As black folks throughout the world can attest, white people far too often have an extreme degree of difficulty telling us apart. Footage of LeBron James was somehow included in broadcasts covering the death of Kobe Bryant and, not too long ago, both Fox News and CBS were forced to apologize after mistaking the late Rep. Elijah Cummings for civil rights icon John Lewis.
Eager to carry on this aggravating tradition are outlets such as the Evening Standard, BBC, and frequent offender Getty Images, who the Guardian reports are all facing accusations of racism and flagrant ineptitude after confusing British Labour MP Marsha de Cordova, Labour frontbencher Dawn Butler, and Labour MP Bell Ribeiro-Addy.
I’ll allow the Guardian to explain the resulting chaos:
In a chaotic series of events, the BBC was initially forced to apologise after mislabelling the Labour MP Marsha de Cordova as Labour frontbencher Dawn Butler on its Parliament channel.
Then, in an article about the BBC’s mistake, the Evening Standard’s online edition published a picture of a third black female Labour MP, Bell Ribeiro-Addy, mistakenly claiming it was De Cordova.
The Evening Standard blamed a wrongly captioned photo provided by Getty Images, the main supplier of editorial images to British news outlets.
On Monday, De Cordova, the MP for Battersea, was speaking at a debate in the Commons about the agriculture bill. But the strap-line identified her as Butler, the MP for Brent Central and one of the candidates for the Labour deputy leadership.
Fed up from a lifetime of this bullshit, Butler aired out the offending party on Twitter.
“@BBCNews @BBCPolitics I love my sister @MarshadeCordova but we are two different people,” she tweeted. “Marsha is amazing and deserves to be called by her own name. Diversity in the workplace matters it also helps to avoid making simple mistakes like this.”
While Butler took the high road, the rest of Twitter wasn’t as kind.
“Serial offending like this, I’d suggest, is due to institutional racism,” replied user @WarrickHunt4.
“Really @bbcnews this all-black-folk-look-the-same trope is pretty outrageous,” tweeted @MakeAmericaWait. “Are you really going to put it down to a tech error? @bbc clearly has a major internal culture problem. Anyone been disciplined?”
“This is absolutely appalling from the BBC,” replied another user, @JennThorburn_.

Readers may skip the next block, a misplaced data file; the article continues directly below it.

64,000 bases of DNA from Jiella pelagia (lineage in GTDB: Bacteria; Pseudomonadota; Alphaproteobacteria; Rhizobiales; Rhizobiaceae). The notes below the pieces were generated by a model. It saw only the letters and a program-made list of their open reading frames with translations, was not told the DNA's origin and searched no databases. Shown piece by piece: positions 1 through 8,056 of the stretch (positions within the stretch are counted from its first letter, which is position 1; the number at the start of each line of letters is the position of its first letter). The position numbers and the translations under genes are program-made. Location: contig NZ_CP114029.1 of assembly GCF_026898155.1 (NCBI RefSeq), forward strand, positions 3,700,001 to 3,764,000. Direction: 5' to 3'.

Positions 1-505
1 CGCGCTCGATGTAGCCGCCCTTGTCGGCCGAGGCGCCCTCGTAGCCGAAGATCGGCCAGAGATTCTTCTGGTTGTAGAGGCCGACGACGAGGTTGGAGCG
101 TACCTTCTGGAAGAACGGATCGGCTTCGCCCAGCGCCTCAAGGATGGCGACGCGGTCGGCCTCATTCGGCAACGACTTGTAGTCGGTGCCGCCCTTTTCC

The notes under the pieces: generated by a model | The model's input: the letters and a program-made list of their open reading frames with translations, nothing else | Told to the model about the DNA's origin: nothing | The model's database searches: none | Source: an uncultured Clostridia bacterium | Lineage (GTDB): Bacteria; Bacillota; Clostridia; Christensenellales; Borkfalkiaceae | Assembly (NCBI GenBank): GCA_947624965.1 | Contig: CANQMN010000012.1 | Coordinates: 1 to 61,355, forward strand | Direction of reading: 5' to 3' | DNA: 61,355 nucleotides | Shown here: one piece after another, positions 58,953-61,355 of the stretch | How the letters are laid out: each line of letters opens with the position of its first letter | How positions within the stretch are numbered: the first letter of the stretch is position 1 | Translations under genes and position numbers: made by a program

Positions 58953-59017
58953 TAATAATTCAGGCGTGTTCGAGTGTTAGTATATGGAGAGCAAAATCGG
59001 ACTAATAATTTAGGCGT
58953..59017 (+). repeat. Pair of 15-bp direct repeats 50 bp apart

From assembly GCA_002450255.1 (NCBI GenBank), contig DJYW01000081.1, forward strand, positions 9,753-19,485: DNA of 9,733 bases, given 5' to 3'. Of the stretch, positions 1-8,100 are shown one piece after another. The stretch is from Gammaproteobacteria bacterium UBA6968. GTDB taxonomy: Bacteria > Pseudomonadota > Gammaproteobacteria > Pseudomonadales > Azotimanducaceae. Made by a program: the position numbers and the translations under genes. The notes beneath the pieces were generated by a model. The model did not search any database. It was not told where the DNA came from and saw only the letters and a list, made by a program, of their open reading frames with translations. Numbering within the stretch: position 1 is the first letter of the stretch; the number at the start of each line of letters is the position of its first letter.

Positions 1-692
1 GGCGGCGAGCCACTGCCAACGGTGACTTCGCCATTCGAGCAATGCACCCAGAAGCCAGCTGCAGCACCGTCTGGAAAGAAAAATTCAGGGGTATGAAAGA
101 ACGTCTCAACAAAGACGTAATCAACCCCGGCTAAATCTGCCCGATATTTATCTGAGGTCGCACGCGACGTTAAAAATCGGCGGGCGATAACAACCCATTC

And as if the above wasn’t infuriating enough, Abena Oppong-Asare, another black MP trying to do her damn job in the United Kingdom, has experienced much of the same among her white colleagues in parliament.
From the Guardian:
Abena Oppong-Asare, the new MP for the London seat Erith & Thamesmead, has claimed that a Conservative MP who saw her outside the Commons chamber put his bag in her hands and asked her to look after it, not realising she too was an MP.
In a series of tweets, the chair of the Labour Women’s Network detailed the anger and humiliation she’s experienced during her first few weeks working in Westminster.
“In my first week someone came up to me confusing me with another black MP. I said no I’m the other black sista from @E_TLabour,” she tweeted. “He raised [his] eyebrows and said wow there [are] more of you 👀”
She added in a subsequent tweet, “I’m thinking I might need to write my name on my forehead as I think some people are really struggling to tell the difference.”
And of course, Butler had similar stories to share:
Dawn Butler, the shadow women and equalities minister, who is running to be deputy leader of the party, said she was once mistaken for being a cleaner.
Butler, who is the daughter of Jamaican immigrants, said she was in a members-only lift when an MP, who she has never named, told her: “This lift really isn’t for cleaners.”
The Labour MP for Brent Central said it had been one of “so many incidents” of racism she had encountered while in parliament.
She also said that in 2005, a minister had also once challenged her about being on the Commons terrace, which is reserved for MPs. She said he remarked: “They’re letting anybody in nowadays.”
Sadly, none of these stories are even remotely surprising as the workplace is oftentimes a haven for blatant discrimination, microaggressions, and other offenses which far too often deliberately target black women.